Many members have spoken to the technical aspects of the bill. I will speak more to the human elements and the fine balance of collective rights versus individual rights. I will also speak to the need for an interpretative clause, as recommended by the Human Rights Commission in more than one report.
In its report entitled, “A Matter of Rights:”, the Canadian Human Rights Commission review panel amplified that point by saying:
In repealing section 67, it is important to ensure that the unique situation and rights of First Nations are appropriately considered in the process of resolving human rights complaints.
The commission stressed that there be an additional clause that provides an interpretation of how individual rights do not ultimately discriminate instead on legitimate collective rights.
I will read an insert from AFN's report which states:
In previous submissions on section 67 the AFN has strongly advocated for the inclusion of an interpretative clause. Our rationale for doing so relates to our concerns about the effect of federal legislation in undermining our collective rights and its strong interest in achieving an appropriate balance between individual and collective rights.
The Indian Act is an instrument that has been used to undermine the “collective” economic, social, cultural and political rights of First Nations Peoples in Canada for more than 100 years.
This same CHR report spoke strongly of the need for provisions to enable the development and enactment in full consultation for first nations. It was also sensitive to the timeframe required to implement the changes and gave a more realistic transitional period of between 18 and 30 months so that first nations and the commission are ready and prepared to work to resolving complaints efficiently, effectively and quickly. There needs to be time given to adapt to another fundamental change to a different way of doing things.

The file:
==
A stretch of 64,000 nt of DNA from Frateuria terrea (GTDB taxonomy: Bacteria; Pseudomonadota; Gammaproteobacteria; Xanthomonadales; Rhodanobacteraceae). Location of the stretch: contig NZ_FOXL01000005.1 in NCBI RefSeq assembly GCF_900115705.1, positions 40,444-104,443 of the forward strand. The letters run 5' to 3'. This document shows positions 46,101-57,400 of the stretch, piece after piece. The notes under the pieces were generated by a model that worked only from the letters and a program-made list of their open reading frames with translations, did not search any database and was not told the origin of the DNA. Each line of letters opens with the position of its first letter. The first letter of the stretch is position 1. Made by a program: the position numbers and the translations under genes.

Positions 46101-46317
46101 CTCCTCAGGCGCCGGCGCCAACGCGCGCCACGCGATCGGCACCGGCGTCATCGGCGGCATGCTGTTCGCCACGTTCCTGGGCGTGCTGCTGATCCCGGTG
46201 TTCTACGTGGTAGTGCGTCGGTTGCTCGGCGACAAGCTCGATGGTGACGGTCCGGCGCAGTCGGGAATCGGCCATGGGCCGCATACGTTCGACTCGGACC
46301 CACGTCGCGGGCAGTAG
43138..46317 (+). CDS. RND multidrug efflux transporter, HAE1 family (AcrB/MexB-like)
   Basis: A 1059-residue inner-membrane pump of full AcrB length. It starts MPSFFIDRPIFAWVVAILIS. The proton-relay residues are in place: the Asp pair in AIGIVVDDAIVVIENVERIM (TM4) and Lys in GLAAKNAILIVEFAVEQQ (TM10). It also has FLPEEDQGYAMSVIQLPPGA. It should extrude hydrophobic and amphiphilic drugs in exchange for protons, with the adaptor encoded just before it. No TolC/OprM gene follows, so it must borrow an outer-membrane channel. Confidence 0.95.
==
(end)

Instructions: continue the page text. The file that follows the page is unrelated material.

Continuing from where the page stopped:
Aboriginal people suffer constantly because of decisions made somewhere else that do not give us any opportunity, first, to be part of the process that leads to that decision. Then we must live with it and are usually not given any chance to phase in the change. Canadians wonder why we are suffering social consequences.
Governments have had over 100 years to implement the Indian Act, as imperfect as it is. Now they are asking bands to implement Bill in six months. Where is the fairness in that?
The previous Liberal government was building a strong relationship with the aboriginal communities and worked with concerned people on the scope of legislation before it was tabled in the House.